The Miramar Air Show did not disappoint the crowd of tens of thousands on opening day.
The newest aircraft, the F-35B sending thunder through your heart and feet.
"it was kinda scary to think how strong a jet could be... Imagine like a squad of those like the blue angels doing what they do," Sam, 13, from Santa Rosa said smiling.
The powerful jet is faster and stealthier than any other jet in the military.
"Hands down the most, honestly like it's like weird to say like scary, but when it goes by you wouldn't hear it until it went by, it's literally faster than sound which is like kinda creepy," Sam said.
The electronics allow the jet to carry weapons inside, and complete more complicated missions without being detected.
"It's a more modern aircraft and it's not about the speed and agility, a lot of it is what's inside the guts of the airplane. So how that airplane can help the pilot process information and how that information goes into his decision making process. It's leaps and bounds ahead of where I was when I was as a young First Lieutenant when I checked in here in 1997," Colonel Charles Dockery, Commanding Officer MCAS, said.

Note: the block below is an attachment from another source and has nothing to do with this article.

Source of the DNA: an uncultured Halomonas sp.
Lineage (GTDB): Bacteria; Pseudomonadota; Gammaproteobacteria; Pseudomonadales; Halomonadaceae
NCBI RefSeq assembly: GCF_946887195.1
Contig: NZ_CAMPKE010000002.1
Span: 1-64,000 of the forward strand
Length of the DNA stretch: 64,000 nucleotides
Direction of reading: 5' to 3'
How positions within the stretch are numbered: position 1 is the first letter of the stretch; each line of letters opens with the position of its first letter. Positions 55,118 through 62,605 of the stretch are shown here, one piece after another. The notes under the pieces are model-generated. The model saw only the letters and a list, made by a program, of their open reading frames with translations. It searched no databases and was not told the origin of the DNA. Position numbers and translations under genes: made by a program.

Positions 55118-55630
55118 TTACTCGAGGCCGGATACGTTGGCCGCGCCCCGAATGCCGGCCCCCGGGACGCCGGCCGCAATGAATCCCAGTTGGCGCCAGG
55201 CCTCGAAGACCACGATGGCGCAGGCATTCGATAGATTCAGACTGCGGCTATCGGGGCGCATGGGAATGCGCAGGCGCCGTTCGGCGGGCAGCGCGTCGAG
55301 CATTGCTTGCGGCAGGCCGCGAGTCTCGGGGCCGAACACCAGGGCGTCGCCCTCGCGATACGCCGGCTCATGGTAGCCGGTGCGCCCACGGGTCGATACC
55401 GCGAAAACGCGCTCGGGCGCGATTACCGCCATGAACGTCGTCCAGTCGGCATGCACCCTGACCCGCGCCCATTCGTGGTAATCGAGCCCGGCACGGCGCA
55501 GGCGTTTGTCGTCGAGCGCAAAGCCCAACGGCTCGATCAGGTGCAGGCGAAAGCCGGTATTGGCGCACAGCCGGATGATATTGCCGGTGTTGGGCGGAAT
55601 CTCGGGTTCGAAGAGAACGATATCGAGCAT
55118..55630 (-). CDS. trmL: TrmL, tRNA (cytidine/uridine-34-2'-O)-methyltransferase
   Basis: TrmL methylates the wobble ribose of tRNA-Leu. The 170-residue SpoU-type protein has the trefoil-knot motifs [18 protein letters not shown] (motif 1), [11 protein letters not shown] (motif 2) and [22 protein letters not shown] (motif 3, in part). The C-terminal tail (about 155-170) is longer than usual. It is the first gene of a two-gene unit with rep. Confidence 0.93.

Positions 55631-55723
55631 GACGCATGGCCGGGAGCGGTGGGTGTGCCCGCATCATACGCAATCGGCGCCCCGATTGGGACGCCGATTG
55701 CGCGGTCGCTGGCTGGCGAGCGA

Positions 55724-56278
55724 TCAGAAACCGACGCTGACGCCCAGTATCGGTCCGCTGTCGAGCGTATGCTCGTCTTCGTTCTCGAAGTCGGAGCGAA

A future fans at the show are excited to see.
"Fortunately we are here today but I want to thank our military, they're the ones who make America beautiful," Leo Vasquez said. He came out from Colorado to see the show for the first time with his daughter, who is a San Diegan. "You can just feel the thrust in your heart. It's so wonderful, you can feel the power of it, imagine, the enemy better run."
The F-35 just one of the aircraft featured in a painting a fan commissioned to be done at the air show.
Sonja Prothman grew up seeing and loving air shows, particularly the Blue Angels. She and her family live in Seattle, Washington and have come down to see the MCAS Air Show for three years.
Last week she realized she could bring a piece of the show back with her, helping her relive the memories with a glance.
Her childhood neighbor became a high end artist, specializing in time-lapse paintings.
"This would be the perfect painting with the Blue Angels and all this going on," she said.
In red the Oracle stunt plane performed dizzying spins, and the U-2 a heart pounding accent toward the sun.
Prothman said a painting is deeper than a photo.
"Your mind can look at that and imagine different things it's not just fact, it opens you up more when you're looking at a picture on the wall," she said. "It makes me feel special, I can see this picture of a great moment."